Mexico’s national oil company Petróleos Mexicanos (Pemex) expects crude oil production growth to come mainly from well completions and workovers in 2019, according to a report by think tank Pulso Energético.
From 2020 onwards, however, Pemex calculated that new developments will overtake existing wells as the leading source of incremental output, researchers said, citing the state-owned company’s publicly available projections.
The Pemex exploration strategy is largely staked on shallow water and onshore prospects that are adjacent to already producing fields it operates, Pulso Energético information director Pablo Zárate told NGI’ Shale Daily.
While Mexico’s 3P (proved, probable and possible) reserves measured so far are mostly found in shallow water and conventional onshore plays, a far greater quantity of prospective resources are thought to be contained in deepwater and unconventional formations.
“I think that one of the things that concerns us, and this is derived largely from the history of Mexican oil, is whether privileging short-term opportunities might end up hurting long-term ones,” Zárate said.
The projections, which Pemex published in December as part of the unveiling of President Andrés Manuel López Obrador’s 2018-2024 exploration and production (E&P) strategy, list a production goal of 2.65 million b/d by year-end 2024, up from 1.7 million b/d last November.
Although López Obrador and Pemex CEO Octavio Romero Oropeza have since lowered the target to 2.4 million b/d, the Pemex figures nonetheless offer insight into how it plans to achieve its goals, which also include a 50% increase in natural gas output over the same span, to 5.64 Bcf/d from 3.76 Bcf/d currently.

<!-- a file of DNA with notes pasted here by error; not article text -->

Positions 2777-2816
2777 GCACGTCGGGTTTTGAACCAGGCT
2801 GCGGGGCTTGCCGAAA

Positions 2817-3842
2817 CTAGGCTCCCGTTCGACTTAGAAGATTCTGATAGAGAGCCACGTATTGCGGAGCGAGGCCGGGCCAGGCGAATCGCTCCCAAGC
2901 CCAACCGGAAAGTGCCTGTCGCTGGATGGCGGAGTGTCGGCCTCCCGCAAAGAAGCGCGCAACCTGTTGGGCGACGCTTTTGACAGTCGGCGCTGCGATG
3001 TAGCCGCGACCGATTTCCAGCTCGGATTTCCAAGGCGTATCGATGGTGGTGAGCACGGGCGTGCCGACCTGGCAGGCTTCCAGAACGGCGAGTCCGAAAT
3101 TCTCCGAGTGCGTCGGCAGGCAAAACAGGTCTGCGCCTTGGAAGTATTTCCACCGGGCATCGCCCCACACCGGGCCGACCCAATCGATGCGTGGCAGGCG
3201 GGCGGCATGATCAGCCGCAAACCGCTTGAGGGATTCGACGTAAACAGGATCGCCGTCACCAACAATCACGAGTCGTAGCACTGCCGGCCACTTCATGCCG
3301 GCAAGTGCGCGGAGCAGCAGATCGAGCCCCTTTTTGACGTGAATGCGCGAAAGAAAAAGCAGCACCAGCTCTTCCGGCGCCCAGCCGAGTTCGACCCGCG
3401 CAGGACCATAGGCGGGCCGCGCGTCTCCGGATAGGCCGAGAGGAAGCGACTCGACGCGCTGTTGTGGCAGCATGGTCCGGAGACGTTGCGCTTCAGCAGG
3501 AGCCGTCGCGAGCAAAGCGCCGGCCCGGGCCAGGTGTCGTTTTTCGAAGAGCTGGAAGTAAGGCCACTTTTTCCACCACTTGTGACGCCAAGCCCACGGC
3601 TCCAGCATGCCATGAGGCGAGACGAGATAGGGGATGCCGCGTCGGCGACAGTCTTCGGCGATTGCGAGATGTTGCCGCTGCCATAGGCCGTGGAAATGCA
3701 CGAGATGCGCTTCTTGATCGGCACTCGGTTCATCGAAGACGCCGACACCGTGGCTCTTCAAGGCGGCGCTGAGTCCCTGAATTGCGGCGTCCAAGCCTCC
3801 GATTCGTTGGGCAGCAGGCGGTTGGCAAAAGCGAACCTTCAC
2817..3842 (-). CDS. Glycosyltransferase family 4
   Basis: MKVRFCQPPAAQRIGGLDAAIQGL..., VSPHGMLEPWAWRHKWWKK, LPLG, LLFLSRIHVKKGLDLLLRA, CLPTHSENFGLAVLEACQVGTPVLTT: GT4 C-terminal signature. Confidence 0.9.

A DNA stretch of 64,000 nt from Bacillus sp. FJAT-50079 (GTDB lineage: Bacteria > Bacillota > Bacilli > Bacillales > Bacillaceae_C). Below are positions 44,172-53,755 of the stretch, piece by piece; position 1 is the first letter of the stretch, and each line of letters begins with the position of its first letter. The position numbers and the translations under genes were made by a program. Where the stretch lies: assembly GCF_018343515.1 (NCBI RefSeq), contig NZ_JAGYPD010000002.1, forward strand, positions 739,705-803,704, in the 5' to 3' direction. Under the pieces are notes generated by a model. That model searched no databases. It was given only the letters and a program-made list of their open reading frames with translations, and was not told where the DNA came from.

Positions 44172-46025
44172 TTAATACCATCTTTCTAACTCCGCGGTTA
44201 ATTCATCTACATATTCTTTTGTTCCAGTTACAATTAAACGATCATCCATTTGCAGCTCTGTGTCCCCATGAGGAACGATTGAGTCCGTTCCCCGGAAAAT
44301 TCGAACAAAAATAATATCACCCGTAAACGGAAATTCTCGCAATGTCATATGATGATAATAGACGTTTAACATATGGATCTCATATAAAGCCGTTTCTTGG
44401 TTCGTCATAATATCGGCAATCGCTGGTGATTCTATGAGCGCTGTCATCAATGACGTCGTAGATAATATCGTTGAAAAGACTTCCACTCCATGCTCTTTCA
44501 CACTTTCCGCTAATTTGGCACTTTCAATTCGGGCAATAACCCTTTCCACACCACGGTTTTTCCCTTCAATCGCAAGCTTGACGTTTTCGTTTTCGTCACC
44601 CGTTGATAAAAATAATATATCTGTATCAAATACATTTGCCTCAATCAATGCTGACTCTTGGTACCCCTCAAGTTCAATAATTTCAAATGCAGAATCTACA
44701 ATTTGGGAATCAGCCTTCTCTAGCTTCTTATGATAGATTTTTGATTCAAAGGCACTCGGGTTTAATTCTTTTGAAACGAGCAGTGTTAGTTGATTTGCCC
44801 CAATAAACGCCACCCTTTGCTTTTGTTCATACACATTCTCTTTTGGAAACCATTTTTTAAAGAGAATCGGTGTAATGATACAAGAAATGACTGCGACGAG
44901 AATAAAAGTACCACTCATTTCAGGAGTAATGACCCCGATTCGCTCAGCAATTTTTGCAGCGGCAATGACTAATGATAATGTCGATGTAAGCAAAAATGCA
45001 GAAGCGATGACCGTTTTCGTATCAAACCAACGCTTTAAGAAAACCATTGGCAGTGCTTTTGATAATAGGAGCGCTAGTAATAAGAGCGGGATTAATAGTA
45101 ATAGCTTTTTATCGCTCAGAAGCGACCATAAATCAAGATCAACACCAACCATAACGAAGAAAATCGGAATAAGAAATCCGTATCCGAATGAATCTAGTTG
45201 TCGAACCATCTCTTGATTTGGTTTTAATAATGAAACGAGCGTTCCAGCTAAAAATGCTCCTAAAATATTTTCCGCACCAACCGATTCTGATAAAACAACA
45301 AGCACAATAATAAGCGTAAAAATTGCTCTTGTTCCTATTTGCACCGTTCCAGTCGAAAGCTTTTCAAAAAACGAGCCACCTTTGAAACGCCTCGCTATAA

For January 2020, Pemex forecasts that new developments will account for 118,00 b/d, or 6% of the 1.9 million b/d total. By December 2024, however, Pemex expects new developments to supply 1.79 million b/d of the 2.65 million b/d total.
While Romero Oropeza has pledged that the accelerated development of 20 fields — 16 shallow water and four onshore — will add 73,000 b/d of new production by end-2019, “the incremental effect” will stabilize starting from 2020, Pulso Energético said.
Natural Gas Strategy Needed
The 50% increase in natural gas output will come “principally as a result of increased oil production,” Romero said.
However, according to Zárate, it would be ideal for Pemex to follow the lead of other national oil companies (NOC) that have increasingly been investing in non-associated gas plays.
“I think there’s a very clear consensus among analysts that one of the big challenges that Mexico faces is on the natural gas front,” Zarate said. “And we have not yet seen something that looks like a cohesive natural gas strategy.”
Amid declining gas production in Mexico, gas exports from the United States were estimated to have surpassed 5 Bcf/d as of last Tuesday (Jan. 8), the first time since early November, according to Genscape Inc. senior natural gas analyst Rick Margolin.
However, Zárate said, gas producers in Mexico, including Pemex and independent operators, must compete with drillers in the United States, which is the world’s most competitive gas market.
Budget constraints have also hindered Pemex’s ability to invest in non-associated gas E&P, which for now is a far less profitable business than crude oil for the NOC.
Pemex’s budget “shows a significant increase from what we saw last year, which is obviously a good thing if you want to reverse [the declining] trend in production that we’ve seen in Mexico over the last decade or so,” said Zárate.
“That said, we also have to compare those numbers to the investment figures in 2013 and 2014, and back then the numbers were significantly higher.”
Gross natural gas production in Mexico has fallen by about 42% since peaking at 6.52 Bcf/d in 2009, according to Pemex data.
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